I don’t know about you, but being a mom of three seems like a good reason to apologize for everything. I’m constantly “hurting someone’s feelings” by telling them they need to eat their vegetables. I’m always mortally offending someone by telling them they have to turn the TV off. (Anyone? Beuller?) But what’s even more important is that I actually apologize when I do something stupid in their presence.

Let me explain.

I inherited a short temper and tendency to shout from my parents. I don’t think I came away with any wounds necessarily, but I did learn to get angry and shout about it. Feel me? So when I have big feelings (that’s kind of a lot, because I’m a type 4 on the Enneagram) I sometimes speak before I think (oops), I sometimes shout when I oughtn’t (oops again), and I can’t help but fail my kids again and again and again.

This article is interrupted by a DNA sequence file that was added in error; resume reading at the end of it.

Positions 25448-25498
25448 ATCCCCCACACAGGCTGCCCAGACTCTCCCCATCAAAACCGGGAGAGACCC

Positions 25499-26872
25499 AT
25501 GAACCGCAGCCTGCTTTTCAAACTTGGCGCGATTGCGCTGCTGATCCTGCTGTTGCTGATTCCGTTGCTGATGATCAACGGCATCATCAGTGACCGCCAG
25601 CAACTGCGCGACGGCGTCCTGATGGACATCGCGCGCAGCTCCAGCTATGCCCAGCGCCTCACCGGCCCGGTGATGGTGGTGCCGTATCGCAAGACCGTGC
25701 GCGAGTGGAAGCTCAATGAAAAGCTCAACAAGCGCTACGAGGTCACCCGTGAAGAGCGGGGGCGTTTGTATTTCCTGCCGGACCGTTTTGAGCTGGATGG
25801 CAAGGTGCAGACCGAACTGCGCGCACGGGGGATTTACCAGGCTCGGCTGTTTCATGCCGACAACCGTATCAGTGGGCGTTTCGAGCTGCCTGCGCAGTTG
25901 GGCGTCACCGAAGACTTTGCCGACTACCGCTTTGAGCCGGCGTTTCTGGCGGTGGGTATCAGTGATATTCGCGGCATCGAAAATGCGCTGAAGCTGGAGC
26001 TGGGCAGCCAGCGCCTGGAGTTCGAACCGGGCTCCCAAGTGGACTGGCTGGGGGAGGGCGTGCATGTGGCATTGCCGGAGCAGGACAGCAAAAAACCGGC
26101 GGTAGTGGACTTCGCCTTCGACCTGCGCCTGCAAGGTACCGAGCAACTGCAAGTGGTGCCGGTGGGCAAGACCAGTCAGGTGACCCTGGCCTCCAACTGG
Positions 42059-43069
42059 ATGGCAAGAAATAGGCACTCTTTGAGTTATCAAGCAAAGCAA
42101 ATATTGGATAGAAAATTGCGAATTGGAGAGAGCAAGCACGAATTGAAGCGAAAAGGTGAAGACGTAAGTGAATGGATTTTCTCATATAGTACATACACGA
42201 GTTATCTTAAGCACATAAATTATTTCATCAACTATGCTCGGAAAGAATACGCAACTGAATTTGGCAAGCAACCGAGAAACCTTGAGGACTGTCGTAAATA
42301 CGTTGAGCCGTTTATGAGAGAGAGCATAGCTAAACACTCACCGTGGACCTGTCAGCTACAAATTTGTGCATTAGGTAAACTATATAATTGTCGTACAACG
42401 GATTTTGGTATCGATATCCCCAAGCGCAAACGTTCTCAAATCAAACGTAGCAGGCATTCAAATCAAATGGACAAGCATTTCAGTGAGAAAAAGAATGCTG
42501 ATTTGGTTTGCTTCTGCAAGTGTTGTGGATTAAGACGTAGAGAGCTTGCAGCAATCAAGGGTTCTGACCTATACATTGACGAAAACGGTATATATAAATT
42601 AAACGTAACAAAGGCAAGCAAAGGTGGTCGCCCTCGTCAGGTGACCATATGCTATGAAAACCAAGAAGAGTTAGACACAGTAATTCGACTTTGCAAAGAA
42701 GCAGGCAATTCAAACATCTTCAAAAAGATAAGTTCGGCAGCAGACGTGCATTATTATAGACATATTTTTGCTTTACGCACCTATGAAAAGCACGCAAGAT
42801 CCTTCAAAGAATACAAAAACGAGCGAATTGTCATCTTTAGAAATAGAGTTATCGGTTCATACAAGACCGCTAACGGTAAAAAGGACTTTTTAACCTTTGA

But what better thing for my kids to see than the fact that I’m not perfect? What better way to teach by example that I need Jesus so much that it hurts to admit it? What easier way to include Jesus in everyday interactions with my children than continually apologizing to them, and showing them my need for Jesus to be present with me, Holy Spirit to counsel me, and God to forgive me for the words I’ve spoken out of turn?

Now, hear me out. I’m not condoning shouting at your kids or being angry all the time. But I am advocating for repentance. Visible, true repentance. My daughter – most like me, for better and worse – has had me in tears at bedtime, praying for forgiveness for us both. My first response isn’t always to ask God to help, but I’ve learned it truly does make it easier on me when I’ve started my day with a plea for the patience that doesn’t come naturally, and the turning over of a new leaf when I “literally can’t even”.

Here, right now, in front of all of you (millions of readers, am I right?!), I say this: I am not perfect. But I love hard, I try and try again, and I ask God to fill in my gaps. And that’s how I mom. I do it with love, and grace, and Jesus.